Was Breaking Up Hard To Do?

Now that Randall Eley is gone, it's Eugene Profit's turn to run things

Here’s a case where investing well is the best revenge. When last we checked into Eugene Profit’s mutual fund operation (see “A Fund Manager is Born,” April 1997), the former defensive back was busy marketing his services to every church meeting and investing group gathering he could attend. Then, late last October, his all-star money manager, Randall Eley, resigned from the Profit Lomax Value Fund to launch his own. Both Eley and Profit characterize the parting as cordial, although it’s not surprising to hear that the latter was somewhat taken aback. “We were a little disappointed, but we had to go on,” says Profit.

Despite a few investors who panicked and pulled out, Profit went on to lure enough new money to boost his asset base (the amount of money the fund has collected from clients) 33%, from $1.8 million to $2.4 million. His results haven’t suffered much, either. From the time he took over the reins to the end of April of this year, the Profit Value Fund has returned investors over 13%. The total return from the beginning of 1998 to the end of April has been 11.27%, enough to edge out Randall Eley’s new fund, the Edgar Lomax Value Fund, which posted a 9.65% total return as of April 30.

So, what’s different after the breakup? Profit will tell you that at its core, his take on running the fund is essentially the same as Eley’s: he’s a value manager by heart, one who wants his stocks at a cheap price and ready to go. Where Profit and Eley part ways, no pun intended, is on their application of value-investing principles, that is, buying stocks with low price-to-earnings (P/E) multiples, low price-to-book values and little debt. Profit says that where Eley tends to be absolute — a stock must be cheap compared to the entire market — he tends to apply criteria on a relative basis. In other words, if the market is selling at an average P/E of 22, Profit’s willing to eyeball a company that is fetching a 35, provided the figure is less than comparable figures for its industry peers.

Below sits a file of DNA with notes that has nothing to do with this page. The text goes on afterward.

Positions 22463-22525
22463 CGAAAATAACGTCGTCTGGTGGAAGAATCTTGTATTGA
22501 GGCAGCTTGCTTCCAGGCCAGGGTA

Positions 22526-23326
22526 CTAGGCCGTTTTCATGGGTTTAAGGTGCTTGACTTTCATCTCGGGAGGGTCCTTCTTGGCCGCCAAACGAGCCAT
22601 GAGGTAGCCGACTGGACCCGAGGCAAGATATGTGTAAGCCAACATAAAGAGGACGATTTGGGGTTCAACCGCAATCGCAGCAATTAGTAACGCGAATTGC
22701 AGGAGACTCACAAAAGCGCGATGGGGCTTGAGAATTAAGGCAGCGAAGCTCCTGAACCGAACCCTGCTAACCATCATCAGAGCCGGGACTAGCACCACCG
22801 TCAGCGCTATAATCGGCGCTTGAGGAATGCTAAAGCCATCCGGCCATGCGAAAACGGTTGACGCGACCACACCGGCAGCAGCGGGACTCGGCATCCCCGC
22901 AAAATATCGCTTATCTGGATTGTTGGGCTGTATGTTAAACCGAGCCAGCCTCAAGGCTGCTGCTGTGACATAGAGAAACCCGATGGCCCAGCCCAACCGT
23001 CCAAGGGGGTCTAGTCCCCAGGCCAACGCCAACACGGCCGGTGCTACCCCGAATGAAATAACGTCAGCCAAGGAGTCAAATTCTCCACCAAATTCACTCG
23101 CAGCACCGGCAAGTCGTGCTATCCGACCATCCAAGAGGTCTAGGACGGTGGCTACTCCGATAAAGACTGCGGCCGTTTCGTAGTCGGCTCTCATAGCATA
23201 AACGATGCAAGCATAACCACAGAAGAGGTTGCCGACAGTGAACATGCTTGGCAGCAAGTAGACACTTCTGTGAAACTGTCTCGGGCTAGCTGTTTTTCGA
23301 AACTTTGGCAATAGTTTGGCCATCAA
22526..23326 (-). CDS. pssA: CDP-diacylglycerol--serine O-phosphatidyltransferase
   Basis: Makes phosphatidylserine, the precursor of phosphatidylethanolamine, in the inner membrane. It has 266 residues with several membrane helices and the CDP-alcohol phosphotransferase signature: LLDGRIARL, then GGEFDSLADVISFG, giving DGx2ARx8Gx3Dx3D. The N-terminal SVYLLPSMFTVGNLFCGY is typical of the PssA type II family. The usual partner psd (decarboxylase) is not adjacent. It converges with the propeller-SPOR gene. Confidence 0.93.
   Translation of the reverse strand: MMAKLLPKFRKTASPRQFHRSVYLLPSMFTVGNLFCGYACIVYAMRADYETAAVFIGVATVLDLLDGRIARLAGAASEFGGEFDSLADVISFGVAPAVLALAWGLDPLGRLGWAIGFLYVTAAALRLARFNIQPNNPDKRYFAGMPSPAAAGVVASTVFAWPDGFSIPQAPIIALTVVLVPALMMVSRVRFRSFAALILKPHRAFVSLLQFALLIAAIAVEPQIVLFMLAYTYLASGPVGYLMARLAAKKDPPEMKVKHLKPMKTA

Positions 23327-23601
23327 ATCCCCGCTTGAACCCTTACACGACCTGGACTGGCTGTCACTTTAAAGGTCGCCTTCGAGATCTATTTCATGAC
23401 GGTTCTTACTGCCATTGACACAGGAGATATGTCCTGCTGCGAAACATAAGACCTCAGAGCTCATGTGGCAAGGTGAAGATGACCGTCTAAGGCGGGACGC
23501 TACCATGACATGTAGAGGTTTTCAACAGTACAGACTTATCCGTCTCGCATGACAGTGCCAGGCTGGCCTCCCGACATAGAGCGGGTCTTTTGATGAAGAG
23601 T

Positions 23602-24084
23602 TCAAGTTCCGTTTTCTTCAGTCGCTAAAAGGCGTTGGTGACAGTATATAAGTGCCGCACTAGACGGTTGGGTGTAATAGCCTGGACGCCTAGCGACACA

Needless to say, that has made for a fair amount of portfolio shuffling and a few newcomers to Profit’s portfolio. “I’ve brought in a lot of technology, pharmaceutical and biotech names Randall probably wouldn’t have held,” says Profit. “My thinking is you have to have exposure, because we’re talking about industries that are growing so quickly.” And as a result, names like Compaq and EMC are now large positions among the 36 stocks Profit holds.

Profit likes EMC Corp. (NYSE: EMC), a well-established name in data storage hardware for computer systems. Even though the stock was up 60% for the first four months of the year, Profit sees EMC headed still higher. His reason: the company’s return on equity is 28, near a five-year low, despite indications that the business is strong. Meanwhile, Compaq (NYSE: CPQ), another computer favorite, seems like a steal, despite the fact that cheap personal

Pages: 1 2
ACROSS THE WEB